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Congenital neuronal ceroid lipofuscinosis (NCL) is an inherited disorder that primarily affects the nervous system. Soon after birth, affected infants develop muscle rigidity, respiratory failure, and prolonged episodes of seizure activity that last several minutes (status epilepticus). It is likely that some affected individuals have seizure activity before birth. Infants with congenital NCL have unusually small heads (microcephaly) with brains that may be less than half the normal size. There is a loss of brain cells in areas that coordinate movement and control thinking and emotions (the cerebellum and the cerebral cortex). Affected individuals also lack a fatty substance called myelin, which protects nerve cells and promotes efficient transmission of nerve impulses. Infants with congenital NCL often die hours to weeks after birth.
Congenital NCL is the most severe form of a group of NCLs (collectively called Batten disease) that affect the nervous system and typically cause progressive problems with vision, movement, and thinking ability. The different types of NCLs are distinguished by the age at which signs and symptoms first appear.
Congenital NCL is the rarest type of NCL; approximately 10 cases have been described.
Mutations in the CTSD gene cause congenital NCL. The CTSD gene provides instructions for making an enzyme called cathepsin D. Cathepsin D is one of a family of cathepsin proteins that act as proteases, which modify proteins by cutting them apart. Cathepsin D is found in many types of cells and is active in lysosomes, which are compartments within cells that digest and recycle different types of molecules. By cutting proteins apart, cathepsin D can break proteins down, turn on (activate) proteins, and regulate self-destruction of the cell (apoptosis).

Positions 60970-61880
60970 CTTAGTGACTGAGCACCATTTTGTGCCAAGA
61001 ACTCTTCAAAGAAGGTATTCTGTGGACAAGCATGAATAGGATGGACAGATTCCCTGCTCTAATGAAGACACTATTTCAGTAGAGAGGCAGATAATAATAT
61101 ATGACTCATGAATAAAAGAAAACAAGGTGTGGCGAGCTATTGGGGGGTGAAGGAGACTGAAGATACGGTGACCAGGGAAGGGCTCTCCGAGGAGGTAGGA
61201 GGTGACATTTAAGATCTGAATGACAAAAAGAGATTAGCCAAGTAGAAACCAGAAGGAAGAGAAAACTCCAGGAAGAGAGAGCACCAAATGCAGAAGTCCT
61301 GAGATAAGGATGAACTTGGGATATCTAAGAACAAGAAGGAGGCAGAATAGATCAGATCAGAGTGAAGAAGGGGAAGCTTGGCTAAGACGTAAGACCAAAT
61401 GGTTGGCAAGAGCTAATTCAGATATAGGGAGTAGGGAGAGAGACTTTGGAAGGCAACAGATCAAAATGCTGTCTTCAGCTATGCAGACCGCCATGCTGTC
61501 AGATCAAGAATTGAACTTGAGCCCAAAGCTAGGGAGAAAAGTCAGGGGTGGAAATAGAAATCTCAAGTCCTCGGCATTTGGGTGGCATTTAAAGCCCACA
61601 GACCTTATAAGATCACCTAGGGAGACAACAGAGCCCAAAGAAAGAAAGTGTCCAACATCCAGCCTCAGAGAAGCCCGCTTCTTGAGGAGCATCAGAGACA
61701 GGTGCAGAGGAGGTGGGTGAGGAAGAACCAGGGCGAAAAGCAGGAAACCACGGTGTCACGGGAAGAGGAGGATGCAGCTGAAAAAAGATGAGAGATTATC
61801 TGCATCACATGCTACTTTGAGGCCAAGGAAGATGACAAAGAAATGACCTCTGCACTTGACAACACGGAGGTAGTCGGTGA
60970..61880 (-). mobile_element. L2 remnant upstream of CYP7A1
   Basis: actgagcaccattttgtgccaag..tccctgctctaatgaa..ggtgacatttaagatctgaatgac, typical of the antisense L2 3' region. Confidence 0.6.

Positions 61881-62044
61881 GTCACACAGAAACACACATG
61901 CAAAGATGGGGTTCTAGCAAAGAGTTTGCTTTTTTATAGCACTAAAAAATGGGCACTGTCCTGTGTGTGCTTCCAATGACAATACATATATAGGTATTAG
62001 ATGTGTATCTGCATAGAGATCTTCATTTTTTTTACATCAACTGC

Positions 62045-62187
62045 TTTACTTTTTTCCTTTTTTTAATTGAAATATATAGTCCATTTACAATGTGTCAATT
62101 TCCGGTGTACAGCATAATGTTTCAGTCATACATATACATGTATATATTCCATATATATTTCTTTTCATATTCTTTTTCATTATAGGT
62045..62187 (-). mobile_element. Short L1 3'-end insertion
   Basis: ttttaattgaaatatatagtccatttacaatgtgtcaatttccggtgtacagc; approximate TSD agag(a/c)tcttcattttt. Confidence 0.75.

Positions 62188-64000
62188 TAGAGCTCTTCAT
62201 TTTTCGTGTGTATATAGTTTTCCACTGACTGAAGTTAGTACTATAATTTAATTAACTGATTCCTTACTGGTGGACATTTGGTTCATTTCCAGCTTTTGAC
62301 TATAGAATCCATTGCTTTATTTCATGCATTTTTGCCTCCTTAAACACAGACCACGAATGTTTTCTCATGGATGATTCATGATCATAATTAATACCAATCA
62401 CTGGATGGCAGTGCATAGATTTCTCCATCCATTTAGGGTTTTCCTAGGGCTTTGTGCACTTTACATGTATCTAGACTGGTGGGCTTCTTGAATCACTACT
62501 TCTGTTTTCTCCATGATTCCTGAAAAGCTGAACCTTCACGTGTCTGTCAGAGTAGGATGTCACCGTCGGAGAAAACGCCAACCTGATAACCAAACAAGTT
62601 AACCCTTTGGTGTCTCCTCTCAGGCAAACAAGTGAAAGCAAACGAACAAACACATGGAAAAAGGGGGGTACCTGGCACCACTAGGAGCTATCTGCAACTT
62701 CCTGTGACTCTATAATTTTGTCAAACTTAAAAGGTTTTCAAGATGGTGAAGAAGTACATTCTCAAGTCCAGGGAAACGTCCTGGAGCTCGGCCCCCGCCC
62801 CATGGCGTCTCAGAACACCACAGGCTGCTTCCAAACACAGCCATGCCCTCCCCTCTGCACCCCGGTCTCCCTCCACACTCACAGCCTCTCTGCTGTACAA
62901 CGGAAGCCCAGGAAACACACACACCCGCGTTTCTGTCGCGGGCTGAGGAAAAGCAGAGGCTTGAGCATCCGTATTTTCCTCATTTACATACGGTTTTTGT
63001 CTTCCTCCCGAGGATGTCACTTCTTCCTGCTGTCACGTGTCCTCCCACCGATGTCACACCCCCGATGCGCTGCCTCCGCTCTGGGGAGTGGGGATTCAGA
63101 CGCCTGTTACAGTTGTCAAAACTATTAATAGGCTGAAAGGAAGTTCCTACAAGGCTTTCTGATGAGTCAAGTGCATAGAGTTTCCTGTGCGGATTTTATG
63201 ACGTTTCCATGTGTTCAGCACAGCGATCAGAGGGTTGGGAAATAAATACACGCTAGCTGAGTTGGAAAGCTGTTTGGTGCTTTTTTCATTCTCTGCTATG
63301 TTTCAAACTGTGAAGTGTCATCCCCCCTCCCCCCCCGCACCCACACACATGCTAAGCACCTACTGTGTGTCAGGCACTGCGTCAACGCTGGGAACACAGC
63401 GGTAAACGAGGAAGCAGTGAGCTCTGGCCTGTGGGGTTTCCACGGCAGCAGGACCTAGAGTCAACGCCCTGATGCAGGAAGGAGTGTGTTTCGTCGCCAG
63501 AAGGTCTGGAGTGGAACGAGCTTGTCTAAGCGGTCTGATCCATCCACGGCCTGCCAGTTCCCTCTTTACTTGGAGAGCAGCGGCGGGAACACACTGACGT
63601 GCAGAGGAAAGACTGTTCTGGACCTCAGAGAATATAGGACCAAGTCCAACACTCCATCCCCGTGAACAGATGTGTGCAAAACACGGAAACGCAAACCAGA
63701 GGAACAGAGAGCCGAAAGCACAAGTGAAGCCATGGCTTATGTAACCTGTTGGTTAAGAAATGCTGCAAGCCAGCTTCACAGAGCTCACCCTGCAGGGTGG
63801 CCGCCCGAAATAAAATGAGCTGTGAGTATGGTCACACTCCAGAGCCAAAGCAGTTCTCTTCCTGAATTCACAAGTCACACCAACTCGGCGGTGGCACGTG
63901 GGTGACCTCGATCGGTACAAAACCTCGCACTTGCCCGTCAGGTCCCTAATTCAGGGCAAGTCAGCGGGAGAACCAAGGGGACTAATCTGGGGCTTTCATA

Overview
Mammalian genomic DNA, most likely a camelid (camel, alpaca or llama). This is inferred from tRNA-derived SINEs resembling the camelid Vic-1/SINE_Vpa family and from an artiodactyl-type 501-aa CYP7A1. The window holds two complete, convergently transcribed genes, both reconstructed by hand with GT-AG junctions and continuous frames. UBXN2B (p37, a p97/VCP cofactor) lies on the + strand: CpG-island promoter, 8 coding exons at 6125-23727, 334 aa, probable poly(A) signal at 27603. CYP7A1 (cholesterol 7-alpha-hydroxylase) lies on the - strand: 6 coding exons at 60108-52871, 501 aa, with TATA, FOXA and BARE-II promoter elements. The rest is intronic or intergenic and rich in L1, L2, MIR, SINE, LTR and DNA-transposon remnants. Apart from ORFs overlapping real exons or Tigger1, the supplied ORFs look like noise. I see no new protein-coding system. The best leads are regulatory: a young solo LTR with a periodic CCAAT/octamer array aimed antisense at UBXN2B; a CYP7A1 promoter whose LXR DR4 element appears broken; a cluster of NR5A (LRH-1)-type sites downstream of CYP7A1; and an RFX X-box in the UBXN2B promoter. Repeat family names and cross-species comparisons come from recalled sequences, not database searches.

CTSD gene mutations that cause congenital NCL lead to a complete lack of cathepsin D enzyme activity. As a result, proteins and other materials are not broken down properly. In the lysosomes, these materials accumulate into fatty substances called lipopigments. These accumulations occur in cells throughout the body, but neurons are likely particularly vulnerable to damage caused by the abnormal cell materials and the loss of cathepsin D function. Early and widespread cell death in congenital NCL leads to severe signs and symptoms and death in infancy.
Changes in this gene are associated with congenital neuronal ceroid lipofuscinosis.
This condition is inherited in an autosomal recessive pattern, which means both copies of the gene in each cell have mutations. The parents of an individual with an autosomal recessive condition each carry one copy of the mutated gene, but they typically do not show signs and symptoms of the condition.
These resources address the diagnosis or management of congenital neuronal ceroid lipofuscinosis and may include treatment providers.
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apoptosis ; autosomal ; autosomal recessive ; cell ; cerebellum ; cerebral cortex ; ceroid ; congenital ; deficiency ; enzyme ; gene ; microcephaly ; nervous system ; recessive ; respiratory ; seizure ; status epilepticus
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